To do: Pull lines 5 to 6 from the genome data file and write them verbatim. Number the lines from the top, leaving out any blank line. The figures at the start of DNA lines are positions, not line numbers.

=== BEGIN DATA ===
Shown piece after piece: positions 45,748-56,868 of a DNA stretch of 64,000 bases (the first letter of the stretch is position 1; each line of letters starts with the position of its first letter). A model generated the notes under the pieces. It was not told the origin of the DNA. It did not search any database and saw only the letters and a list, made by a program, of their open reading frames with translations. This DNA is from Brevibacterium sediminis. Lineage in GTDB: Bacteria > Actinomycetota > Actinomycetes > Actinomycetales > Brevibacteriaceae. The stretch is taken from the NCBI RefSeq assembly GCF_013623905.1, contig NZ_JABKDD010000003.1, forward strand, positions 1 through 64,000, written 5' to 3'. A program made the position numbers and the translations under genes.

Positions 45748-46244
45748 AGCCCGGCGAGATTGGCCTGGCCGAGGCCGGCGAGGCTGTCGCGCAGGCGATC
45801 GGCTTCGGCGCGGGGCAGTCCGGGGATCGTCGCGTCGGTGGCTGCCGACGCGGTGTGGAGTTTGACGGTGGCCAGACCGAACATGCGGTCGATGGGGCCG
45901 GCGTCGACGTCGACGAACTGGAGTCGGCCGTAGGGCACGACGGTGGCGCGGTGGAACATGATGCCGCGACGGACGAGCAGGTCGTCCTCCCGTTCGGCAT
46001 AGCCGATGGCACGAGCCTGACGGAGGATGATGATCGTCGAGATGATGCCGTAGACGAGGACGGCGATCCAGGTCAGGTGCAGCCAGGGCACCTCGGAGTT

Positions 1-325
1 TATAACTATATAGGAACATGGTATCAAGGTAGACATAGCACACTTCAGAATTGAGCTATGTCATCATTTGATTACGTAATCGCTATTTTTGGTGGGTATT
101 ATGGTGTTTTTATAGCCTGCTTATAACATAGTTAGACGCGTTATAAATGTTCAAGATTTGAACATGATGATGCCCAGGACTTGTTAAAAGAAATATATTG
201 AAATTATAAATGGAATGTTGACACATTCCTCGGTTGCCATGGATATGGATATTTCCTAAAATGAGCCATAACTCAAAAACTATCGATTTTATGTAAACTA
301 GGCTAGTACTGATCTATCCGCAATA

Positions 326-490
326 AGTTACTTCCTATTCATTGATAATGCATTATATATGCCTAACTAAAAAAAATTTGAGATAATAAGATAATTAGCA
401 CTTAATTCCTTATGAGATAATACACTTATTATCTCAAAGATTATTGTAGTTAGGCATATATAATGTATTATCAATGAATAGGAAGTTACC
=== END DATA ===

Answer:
45901 GCGTCGACGTCGACGAACTGGAGTCGGCCGTAGGGCACGACGGTGGCGCGGTGGAACATGATGCCGCGACGGACGAGCAGGTCGTCCTCCCGTTCGGCAT
46001 AGCCGATGGCACGAGCCTGACGGAGGATGATGATCGTCGAGATGATGCCGTAGACGAGGACGGCGATCCAGGTCAGGTGCAGCCAGGGCACCTCGGAGTT